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District Court of Appeal of Florida,Fourth District.

Terry LEWIS, Appellant, v. STATE of Florida, Appellee.

No. 4D07-976.

Decided: April 23, 2008

Carey Haughwout, Public Defender, and John M. Conway, Assistant Public Defender, West Palm Beach, for appellant. Bill McCollum, Attorney General, Tallahassee, and Jeanine M. Germanowicz, Assistant Attorney General, West Palm Beach, for appellee.

In denying appellant's motion to suppress, the trial court expressed the view that once two officers testified to facts which would prove that the search of appellant was consensual, the burden shifted to the appellant to prove that he did not consent to the search.   We reverse, because the trial court erred in shifting the burden instead of determining the issue based upon the totality of the circumstances, including weighing the credibility of the officers' testimony, which the court itself questioned.

The state charged Lewis with use or possession of drug paraphernalia in violation of section 893.147(1), Florida Statutes (2005), and possession of cocaine in violation of section 893.13(6)(a), Florida Statutes (2005).   Lewis moved to suppress the evidence, claiming it was the product of an illegal search.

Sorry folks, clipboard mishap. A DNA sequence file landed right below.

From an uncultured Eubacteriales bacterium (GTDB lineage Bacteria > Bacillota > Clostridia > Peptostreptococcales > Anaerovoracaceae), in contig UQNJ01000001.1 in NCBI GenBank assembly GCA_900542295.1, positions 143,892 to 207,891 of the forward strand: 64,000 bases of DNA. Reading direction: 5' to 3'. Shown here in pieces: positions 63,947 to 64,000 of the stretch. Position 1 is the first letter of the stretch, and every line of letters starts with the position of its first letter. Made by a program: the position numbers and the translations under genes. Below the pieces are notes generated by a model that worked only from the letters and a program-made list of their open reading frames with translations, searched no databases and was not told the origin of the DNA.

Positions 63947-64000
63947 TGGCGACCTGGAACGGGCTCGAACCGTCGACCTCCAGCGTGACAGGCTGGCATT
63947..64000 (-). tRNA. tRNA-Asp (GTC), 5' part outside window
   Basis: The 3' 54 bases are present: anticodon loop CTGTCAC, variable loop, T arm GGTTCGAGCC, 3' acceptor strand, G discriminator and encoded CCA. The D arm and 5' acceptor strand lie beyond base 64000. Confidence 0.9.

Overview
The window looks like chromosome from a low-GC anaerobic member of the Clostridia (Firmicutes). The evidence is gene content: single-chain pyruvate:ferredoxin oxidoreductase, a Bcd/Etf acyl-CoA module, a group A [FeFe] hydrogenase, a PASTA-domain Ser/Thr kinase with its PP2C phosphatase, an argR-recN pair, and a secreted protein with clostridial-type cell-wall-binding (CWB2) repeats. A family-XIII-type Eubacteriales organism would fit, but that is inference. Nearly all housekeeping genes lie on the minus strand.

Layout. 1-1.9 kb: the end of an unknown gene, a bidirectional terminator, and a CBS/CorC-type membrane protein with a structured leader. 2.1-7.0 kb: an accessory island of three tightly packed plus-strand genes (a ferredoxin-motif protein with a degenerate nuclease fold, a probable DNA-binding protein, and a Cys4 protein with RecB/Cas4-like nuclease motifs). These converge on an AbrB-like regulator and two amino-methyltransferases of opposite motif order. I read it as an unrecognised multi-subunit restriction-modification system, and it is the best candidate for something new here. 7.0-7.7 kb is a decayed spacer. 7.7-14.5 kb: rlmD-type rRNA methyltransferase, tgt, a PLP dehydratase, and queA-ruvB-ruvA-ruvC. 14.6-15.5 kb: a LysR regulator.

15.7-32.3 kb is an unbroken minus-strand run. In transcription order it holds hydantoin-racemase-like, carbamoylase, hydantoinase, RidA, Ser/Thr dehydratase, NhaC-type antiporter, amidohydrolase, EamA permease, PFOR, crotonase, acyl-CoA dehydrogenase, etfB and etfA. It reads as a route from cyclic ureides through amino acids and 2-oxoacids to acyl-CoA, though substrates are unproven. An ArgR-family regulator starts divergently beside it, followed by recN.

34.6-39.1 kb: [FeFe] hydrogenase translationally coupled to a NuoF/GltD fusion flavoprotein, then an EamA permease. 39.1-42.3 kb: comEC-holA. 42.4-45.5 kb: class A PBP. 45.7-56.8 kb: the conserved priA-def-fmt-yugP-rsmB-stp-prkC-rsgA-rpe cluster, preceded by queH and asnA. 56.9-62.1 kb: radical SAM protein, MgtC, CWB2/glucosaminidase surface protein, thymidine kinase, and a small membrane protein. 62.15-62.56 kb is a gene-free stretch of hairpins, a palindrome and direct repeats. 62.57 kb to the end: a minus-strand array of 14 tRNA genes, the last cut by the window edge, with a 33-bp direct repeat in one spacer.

At the suppression hearing on Lewis's motion, the state elicited testimony from Detective Gillette of the Fort Pierce Police Department and Detective Oliver of the St. Lucie County Sheriff's Office.   On the night of the arrest, the officers were patrolling in an unmarked vehicle as part of a street level narcotics crime operation.   They spotted Lewis riding a bicycle with no headlight.   Based on this violation, the officers pulled alongside Lewis and said, “Police Department, please stop the bike.”

While Lewis was still on the bicycle, Gillette asked him, in a conversational tone, “if he had any guns, weapons, or drugs, or anything else that [Gillette] needed to know about while [Gillette] was talking to him.”   Lewis answered in the negative.   Gillette testified that he followed up by asking, “Just for my safety and yours, while we're standing here talking like this, you mind if I do a quick pat down for any weapons or drugs.”   Lewis answered, “Yeah, okay.”

Lewis straddled the bicycle and spread his arms.   While running the palm of his hand over areas where weapons are commonly concealed, Gillette felt “a hard cylindrical object ․ over [Lewis's] left front pant pocket.”   Based on Gillette's knowledge and experience, he immediately thought “it could be a pipe used for smoking crack cocaine.”   Gillette asked Lewis “what the object was [that he] was feeling” and Lewis responded, “It's a stem.”   Gillette testified that “stem” is slang for “crack pipe, or a pipe used to smoke crack cocaine.”

Gillette removed the object from Lewis's pocket and confirmed that the item was a crack pipe, as it had burn residue and a wire mesh filter.   Gillette arrested and handcuffed Lewis.   During a search incident to arrest, Deputy Ruggeri found several small bags of a powdered substance which turned out to be cocaine.

Through cross-examination, Lewis's counsel brought out the fact that the arrest affidavit written that night stated that “Detective Gillette advised the subject that he was going to pat him down for weapons.   The defendant stated okay.” (emphasis supplied).   Gillette testified that he “did not say to Mr. Lewis ‘I'm going to pat you down’ ” but instead asked whether Lewis had anything on his person about which the officers should know.